Well into its first year, the Predator Release Program on Orcas Island is off to a mixed start.
Let’s review the status of the predators by species:
- Cougar. Shortly after the eight cougars were originally released back in November, they were mercilessly harassed and chased by a local band of stray huskies until they reached their more mountainous habitat away from the urban areas where huskies seem to prefer. All eight seem to have survived well, and were last radio-tracked to individual habitation zones. Females have set up den areas while males mostly play and sneak into town to hang out near the Lower habitat zones.
- Fox: These sly ones were quickly rounded up by the local chicken farmers and sent back to San Juan island. Several have apparently swum back because chickens continue to disappear. One may have been sighted near the Chic Boutique, but that may have been one of the resident foxes.
- Panther: see cougar.
- Alligator: After initially laying low during the cold weather, these huge, armored reptiles are now thriving in all fresh-water lakes. Some have even ventured into the wetlands and estuaries near Eastsound, where several have been seen basking alongside the kayaks at Crescent Beach Kayak rental. The carp problem in Cascade Lake seems to have subsided as a result of these implants, as has the popularity of the wading pond. Yin and Yang.
- Bears: Only grizzly bears have maintained a stable population on Orcas. Other species have apparently swum away to other habitats, perhaps driven off by the larger grizzles. The plentiful, trusting, delicious deer continue to seem totally oblivious to the very carnivorous grizzlies. No negative human encounters have been reported, although several bears have grown tired of having their pictures taken, and others have the distinct smell of chicken on their breaths.
- Puma: see cougars.
- Pterodactyl: Joining with the other soaring predators, these wonderful giants have fit right in with the local ecosystem, taking just their share of sick, old and weak prey species such as deer, squirrels and otters. A few have taken pets, but not many. The ones who did showed genuine remorse and promise not to do it again. Honest. Promise.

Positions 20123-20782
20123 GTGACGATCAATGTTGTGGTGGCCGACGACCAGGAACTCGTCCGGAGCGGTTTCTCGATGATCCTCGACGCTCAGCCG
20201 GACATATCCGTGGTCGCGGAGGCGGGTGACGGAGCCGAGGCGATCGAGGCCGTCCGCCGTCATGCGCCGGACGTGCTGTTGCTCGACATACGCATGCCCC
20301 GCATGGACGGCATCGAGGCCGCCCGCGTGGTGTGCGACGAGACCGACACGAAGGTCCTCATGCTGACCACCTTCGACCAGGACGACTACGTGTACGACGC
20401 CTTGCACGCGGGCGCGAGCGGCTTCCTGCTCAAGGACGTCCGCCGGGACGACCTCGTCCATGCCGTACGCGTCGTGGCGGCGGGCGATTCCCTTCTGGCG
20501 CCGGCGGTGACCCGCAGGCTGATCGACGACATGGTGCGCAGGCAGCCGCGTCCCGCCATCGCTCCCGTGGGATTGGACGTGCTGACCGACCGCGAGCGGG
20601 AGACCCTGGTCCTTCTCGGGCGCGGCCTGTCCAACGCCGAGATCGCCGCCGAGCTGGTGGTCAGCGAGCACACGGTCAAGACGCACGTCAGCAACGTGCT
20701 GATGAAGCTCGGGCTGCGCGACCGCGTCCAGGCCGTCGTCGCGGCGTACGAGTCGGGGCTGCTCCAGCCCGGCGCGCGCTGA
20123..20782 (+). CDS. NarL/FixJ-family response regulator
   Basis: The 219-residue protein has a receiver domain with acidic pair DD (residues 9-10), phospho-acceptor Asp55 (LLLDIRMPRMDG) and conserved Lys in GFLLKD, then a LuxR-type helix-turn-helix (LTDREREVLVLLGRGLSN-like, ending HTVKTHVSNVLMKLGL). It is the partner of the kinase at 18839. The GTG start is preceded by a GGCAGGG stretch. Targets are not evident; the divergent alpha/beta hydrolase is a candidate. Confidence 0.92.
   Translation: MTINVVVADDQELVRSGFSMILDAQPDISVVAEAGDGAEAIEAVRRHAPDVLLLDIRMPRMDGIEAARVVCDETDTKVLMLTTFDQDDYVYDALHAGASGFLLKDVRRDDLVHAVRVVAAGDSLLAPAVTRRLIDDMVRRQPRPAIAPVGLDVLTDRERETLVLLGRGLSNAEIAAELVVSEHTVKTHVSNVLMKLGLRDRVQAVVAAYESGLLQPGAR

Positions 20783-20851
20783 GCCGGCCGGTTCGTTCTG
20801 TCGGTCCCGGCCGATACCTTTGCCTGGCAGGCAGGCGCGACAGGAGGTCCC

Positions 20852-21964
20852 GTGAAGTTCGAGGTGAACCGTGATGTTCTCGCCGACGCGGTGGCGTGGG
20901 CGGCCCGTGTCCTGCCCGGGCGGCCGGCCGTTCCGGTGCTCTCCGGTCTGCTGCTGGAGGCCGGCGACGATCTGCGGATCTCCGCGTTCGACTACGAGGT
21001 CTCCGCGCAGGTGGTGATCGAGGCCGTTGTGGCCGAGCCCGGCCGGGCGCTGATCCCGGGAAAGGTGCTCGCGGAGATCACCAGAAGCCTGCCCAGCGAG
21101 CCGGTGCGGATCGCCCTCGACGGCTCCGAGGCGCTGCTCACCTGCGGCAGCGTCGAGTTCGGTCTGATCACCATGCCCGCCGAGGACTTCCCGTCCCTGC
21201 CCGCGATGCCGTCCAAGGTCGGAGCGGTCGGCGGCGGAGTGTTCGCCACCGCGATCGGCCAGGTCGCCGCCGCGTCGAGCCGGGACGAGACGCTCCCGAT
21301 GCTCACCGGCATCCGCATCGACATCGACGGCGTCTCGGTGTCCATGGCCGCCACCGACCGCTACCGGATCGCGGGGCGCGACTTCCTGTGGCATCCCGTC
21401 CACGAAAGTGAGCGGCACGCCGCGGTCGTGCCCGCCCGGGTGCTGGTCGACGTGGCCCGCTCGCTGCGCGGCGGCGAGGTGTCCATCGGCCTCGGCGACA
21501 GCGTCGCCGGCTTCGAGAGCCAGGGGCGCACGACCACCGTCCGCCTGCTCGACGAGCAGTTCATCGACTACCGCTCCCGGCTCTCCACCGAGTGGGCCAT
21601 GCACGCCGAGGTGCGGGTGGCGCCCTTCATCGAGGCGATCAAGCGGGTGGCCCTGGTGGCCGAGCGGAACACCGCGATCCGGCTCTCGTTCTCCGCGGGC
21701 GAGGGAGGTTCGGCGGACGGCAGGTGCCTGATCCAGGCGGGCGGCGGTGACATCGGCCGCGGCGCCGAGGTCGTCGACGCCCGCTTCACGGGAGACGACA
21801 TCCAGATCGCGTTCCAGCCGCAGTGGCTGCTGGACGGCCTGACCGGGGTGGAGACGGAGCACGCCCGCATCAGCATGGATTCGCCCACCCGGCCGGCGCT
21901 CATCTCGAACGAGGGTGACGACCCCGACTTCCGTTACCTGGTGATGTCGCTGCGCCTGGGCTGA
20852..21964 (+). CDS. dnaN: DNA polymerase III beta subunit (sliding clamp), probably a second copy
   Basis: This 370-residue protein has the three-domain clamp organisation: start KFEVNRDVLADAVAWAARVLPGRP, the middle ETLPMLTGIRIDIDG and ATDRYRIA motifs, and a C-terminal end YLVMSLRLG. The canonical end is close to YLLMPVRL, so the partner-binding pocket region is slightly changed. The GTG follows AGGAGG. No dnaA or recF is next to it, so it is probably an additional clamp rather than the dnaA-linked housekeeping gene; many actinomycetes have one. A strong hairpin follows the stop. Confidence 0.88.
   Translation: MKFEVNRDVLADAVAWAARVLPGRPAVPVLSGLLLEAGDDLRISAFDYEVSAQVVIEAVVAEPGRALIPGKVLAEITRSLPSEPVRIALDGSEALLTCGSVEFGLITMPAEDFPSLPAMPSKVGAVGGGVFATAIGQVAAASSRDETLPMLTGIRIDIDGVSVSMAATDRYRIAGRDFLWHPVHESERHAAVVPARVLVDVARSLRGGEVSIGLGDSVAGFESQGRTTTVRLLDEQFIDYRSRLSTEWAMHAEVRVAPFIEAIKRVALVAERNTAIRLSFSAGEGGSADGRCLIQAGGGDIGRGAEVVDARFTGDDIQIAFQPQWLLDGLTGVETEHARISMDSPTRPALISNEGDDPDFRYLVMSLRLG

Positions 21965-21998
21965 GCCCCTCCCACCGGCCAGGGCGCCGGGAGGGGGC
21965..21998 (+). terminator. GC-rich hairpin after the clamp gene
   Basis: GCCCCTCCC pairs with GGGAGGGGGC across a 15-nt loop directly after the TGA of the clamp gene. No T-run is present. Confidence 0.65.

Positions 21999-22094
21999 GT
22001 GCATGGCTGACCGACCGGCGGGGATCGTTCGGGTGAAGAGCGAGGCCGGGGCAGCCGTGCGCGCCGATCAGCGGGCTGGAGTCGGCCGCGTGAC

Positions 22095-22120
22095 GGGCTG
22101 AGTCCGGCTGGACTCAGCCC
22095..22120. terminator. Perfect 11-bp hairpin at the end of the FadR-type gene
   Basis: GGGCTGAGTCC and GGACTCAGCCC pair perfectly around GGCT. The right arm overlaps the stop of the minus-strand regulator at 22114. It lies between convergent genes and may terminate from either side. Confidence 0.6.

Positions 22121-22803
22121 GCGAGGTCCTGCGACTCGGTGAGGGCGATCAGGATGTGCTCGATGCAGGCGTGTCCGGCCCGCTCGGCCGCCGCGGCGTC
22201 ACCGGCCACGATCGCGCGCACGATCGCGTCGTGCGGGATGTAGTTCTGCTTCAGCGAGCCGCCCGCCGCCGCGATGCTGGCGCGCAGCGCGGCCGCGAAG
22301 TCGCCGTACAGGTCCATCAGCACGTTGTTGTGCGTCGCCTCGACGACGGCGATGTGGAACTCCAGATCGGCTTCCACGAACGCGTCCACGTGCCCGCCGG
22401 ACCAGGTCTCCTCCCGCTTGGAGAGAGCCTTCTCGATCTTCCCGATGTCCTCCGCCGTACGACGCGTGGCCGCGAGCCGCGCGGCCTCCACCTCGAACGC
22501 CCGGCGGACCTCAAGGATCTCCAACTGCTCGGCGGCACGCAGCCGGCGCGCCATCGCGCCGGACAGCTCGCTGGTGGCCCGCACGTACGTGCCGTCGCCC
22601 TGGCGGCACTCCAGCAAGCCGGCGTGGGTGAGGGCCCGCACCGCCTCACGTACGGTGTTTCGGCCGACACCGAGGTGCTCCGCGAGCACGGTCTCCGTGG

- Mountain Lions: see cougars.
- Rattlesnakes: Of the 200 released around Orcas Island this winter, none have been found, except for the one that crawled out of dear old Ms. McAlliston’s toilet. Memorial services will be held at the senior center. Date to be announced.
- Lynx: hard to tell from a cougar, so see cougar.
- Fisher: These crafty relatives of mink have had a field day munching on the fat, lazy local squirrels. Their squeals of delight mixed with the terror-stricken screams of the squirrels have brought new levels of tourist complaints at Moran State Park. “Deal with it,” said head ranger Art Buchannen. “You want nature, here it is. You want peace and quiet, go back to waiting in the ferry line.” Tough love, they call it.
- Jaguar: see cougar.
- Razorback: OK, releasing these aggressive, omnivorous, highly intelligent porkers was a mistake. Hopefully they’ll all be rounded up before they can destroy any more gardens, livestock, pastures and front lawns.
- Civit: see cougar.
- Tasmanian Devils: Like the razorbacks, these transplants did not work out very well. After devouring several meth-heads, they were reluctantly rounded up by law-enforcement officials and sent back to Tasmania. The local meth-head population is expected to recover quickly.
- Panther: see cougar again.
- Covid: These invisible predators were not intentionally released, but they are among the local population now. The herd is restless, especially the old, the sick and the Trump-supporters.
- Bobcat: see cougar.